March is Poison Prevention Awareness Month! While we’ve tackled this topic before, many of the most commonly seen pet poisonings are linked to the same products every year. So let’s dive in and refresh our memories.
Recently, my wife and I picked up some dark chocolate covered pomegranate seeds at our local health food store. We figured they were not as bad for us as some other snacks, so we left them on the coffee table where we could easily grab a few, and satisfy our cravings for sweets. Several hours later, we heard the unmistakable sound of a Whole Foods container hitting a tile floor.
We looked at each other in disbelief. We rushed downstairs to find that Zohan, the good dog, had consumed about a half cup of these “healthy” treats. Put another way, this was about three times the lethal dose for a dog his size. We dragged him away from his conquest and into the yard, where we used hydrogen peroxide to induce vomiting. Lots. And Lots. Of vomiting. When his ordeal was over and he was allowed back inside, he returned to the scene of the crime in search of more chocolate!
Despite his miserable post-binge experience, chocolate remains the one food for which Zohan will defy his training with reckless abandon. He will fixate on a tray of brownies. He will deftly pluck an Oreo from a child’s hand. I’ve even caught him trying to chew open a bottle of cocoa scented hand lotion. He does it for the same reason we all eat foods that are bad for us - it’s darn delicious, and frankly, it’s worth it! We have to watch him like a hawk.
I share this rather unflattering example of my shortcomings as a pet owner for two reasons. First, I feel like I’ve devoted a lot of past column space to sounding the alarm over chocolate. That being said, we still regularly see chocolate toxicity, as does nearly every practitioner in the country! Second, pet parents need to know that pets are unpredictable, and can easily take us by surprise.
My own dogs have caught me off guard and I know better. Nobody’s perfect. Chocolate contains theobromine, a compound that causes stomach upset, increased respiratory rate, dangerously high heart rates, seizures, coma and cardiac failure in both dogs and cats. If you suspect your pet has eaten chocolate, call your veterinarian right away. Be honest, and don’t be embarrassed.
Alcohol and Caffeine
Beer and fruit-flavored mixed drinks can be very attractive to dogs. Cocktails containing cream or half-and-half are irresistible to cats. Ditto for cafe con leche. Alcohol and caffeine toxicities are some of the leading causes of visits to the emergency clinic. Symptoms include respiratory depression, cardiac problems, and liver damage, so keep any adult beverages out of your fur-kid’s reach.
Garlic and Onions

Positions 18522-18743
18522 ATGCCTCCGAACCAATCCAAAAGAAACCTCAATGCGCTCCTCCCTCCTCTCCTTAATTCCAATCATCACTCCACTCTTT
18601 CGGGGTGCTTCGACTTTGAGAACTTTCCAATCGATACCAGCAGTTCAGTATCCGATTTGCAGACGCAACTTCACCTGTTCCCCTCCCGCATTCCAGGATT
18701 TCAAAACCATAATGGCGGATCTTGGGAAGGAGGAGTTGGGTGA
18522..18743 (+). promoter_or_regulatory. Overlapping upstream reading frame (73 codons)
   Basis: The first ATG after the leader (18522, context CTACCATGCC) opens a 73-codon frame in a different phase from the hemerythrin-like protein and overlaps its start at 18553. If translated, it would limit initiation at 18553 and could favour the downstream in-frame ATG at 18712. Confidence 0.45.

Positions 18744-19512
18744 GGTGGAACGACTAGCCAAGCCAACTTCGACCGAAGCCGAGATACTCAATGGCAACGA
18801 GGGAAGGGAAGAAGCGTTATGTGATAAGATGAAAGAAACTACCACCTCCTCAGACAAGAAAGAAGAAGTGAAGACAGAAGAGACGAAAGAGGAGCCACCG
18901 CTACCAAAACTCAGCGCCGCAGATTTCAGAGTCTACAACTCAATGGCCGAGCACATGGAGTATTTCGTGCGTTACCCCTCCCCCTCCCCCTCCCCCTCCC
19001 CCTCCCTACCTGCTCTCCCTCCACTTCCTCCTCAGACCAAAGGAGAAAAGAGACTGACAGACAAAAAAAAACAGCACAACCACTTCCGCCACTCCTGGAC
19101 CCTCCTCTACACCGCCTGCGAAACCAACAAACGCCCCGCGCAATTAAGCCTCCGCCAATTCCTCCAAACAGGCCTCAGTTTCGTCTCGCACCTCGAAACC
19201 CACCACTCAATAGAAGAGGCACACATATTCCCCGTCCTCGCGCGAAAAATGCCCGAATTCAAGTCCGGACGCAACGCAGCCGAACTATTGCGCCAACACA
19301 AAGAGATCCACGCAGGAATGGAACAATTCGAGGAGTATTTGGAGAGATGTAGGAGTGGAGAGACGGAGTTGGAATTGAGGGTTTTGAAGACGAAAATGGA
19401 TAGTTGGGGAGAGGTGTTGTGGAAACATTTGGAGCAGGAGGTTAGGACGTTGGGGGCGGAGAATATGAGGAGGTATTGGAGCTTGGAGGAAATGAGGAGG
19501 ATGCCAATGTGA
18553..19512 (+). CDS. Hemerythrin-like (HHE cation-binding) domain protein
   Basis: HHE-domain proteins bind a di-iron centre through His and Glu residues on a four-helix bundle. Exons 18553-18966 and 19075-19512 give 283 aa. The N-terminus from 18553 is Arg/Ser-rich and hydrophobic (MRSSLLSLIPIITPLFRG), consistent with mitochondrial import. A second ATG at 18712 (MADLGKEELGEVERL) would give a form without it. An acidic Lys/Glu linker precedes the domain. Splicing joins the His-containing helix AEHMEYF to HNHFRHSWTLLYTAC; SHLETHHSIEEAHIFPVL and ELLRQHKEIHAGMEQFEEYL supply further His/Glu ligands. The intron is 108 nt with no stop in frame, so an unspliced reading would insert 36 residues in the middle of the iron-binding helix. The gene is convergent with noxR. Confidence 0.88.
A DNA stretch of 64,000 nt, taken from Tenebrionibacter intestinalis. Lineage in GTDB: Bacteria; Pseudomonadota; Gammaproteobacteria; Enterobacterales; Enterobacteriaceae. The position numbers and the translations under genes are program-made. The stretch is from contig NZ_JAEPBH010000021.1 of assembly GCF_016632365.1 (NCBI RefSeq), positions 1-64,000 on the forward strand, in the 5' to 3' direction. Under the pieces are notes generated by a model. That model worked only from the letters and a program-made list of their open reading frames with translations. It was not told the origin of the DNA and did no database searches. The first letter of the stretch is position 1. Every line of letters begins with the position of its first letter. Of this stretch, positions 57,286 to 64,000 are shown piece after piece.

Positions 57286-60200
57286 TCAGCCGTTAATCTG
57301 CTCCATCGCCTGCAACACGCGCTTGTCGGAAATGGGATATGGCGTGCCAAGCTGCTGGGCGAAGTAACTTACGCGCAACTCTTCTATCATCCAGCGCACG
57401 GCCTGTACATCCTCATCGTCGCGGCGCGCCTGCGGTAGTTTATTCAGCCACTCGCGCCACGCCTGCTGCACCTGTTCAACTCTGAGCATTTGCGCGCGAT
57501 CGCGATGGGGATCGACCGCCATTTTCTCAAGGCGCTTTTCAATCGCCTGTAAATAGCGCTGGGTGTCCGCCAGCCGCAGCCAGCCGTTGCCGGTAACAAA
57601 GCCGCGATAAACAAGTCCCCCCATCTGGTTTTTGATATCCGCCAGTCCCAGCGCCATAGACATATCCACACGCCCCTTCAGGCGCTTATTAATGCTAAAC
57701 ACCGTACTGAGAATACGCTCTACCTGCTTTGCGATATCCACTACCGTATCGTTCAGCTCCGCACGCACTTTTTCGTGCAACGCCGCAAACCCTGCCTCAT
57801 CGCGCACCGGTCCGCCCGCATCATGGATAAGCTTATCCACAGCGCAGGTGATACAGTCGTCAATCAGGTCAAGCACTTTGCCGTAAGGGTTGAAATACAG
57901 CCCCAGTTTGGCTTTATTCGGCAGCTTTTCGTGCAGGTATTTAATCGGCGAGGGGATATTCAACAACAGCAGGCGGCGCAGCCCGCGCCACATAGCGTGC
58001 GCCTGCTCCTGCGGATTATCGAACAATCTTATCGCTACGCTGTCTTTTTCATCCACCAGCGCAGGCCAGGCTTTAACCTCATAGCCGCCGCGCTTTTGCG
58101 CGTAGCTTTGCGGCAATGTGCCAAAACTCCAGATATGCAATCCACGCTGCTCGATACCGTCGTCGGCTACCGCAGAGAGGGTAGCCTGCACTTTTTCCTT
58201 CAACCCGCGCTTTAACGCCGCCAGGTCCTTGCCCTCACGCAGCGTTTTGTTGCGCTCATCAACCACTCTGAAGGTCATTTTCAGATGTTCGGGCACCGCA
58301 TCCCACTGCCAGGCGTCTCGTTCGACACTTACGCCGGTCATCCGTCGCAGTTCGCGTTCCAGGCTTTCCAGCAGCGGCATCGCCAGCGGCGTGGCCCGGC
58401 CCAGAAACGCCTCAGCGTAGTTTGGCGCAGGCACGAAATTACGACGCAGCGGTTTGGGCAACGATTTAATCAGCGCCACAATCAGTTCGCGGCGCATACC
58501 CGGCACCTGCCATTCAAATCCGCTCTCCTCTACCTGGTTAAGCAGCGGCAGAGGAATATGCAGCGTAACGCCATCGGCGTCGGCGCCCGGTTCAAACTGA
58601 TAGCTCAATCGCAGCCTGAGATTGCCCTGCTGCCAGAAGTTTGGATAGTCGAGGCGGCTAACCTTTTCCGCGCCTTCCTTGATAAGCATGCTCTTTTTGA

Garlic and onions are species belonging to the allum family, a type of plant that while beneficial for humans, is not tolerated by dogs and cats. Other common foods in this category include shallots, leeks, chives, and Chinese onions. Seasoning and spice packets are especially problematic as they contain very high concentrations.
Pets that ingest these foods often suffer from gastrointestinal distress. When these larger amounts are consumed, a life-threatening condition called Heinz body anemia can develop. Clinical signs include lethargy, inappetance, pale gums, increased respiration and collapse. Pets suffering from Heinz body anemia must be hospitalized and given blood transfusions in order to survive the condition.
Grapes and Raisins
These healthy treats contain a substance that has yet to be identified, but has been definitively linked to kidney failure in dogs and cats. Because they are often given to children as healthy snacks, it is important to make sure that the youngsters understand that they will make pets very sick.
Xylitol is a natural, sugarless sweetener found in many sugar-free candies, mints, chewing gums, and snacks. Those sugar-free gelatin and pudding snacks that kids love, probably contain xylitol and should never be shared. Additionally, xylitol is often used to sweeten vitamins, supplements, mouthwash and toothpaste! This is one of the many reasons pet owners are advised never to use their own toothpaste on their pets.
Clinical signs of xylitol toxicity include stomach upset, tremors, lethargy, collapse, seizures, and jaundice. Left untreated, the condition can lead to liver failure and death. Since items containing xylitol often find their way into purses, a good rule of thumb is to keep purses where pets cannot reach them, and instruct all guests to do the same.
Remember, these are only a few of the most common culprits in pet poisonings. If you think your pet has ingested a toxin, call your veterinarian immediately. You can also call the Pet Poison Helpline at 855-764-7661. As of the time of this writing, there is a per-incident fee for this service.
Dr. Kupkee is the lead practitioner at Sabal Chase Animal Clinic.
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